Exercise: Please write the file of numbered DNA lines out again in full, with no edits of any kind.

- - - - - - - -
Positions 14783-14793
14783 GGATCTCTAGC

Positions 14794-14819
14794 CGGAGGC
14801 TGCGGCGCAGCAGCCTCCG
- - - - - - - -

Positions 14783-14793
14783 GGATCTCTAGC

Positions 14794-14819
14794 CGGAGGC
14801 TGCGGCGCAGCAGCCTCCG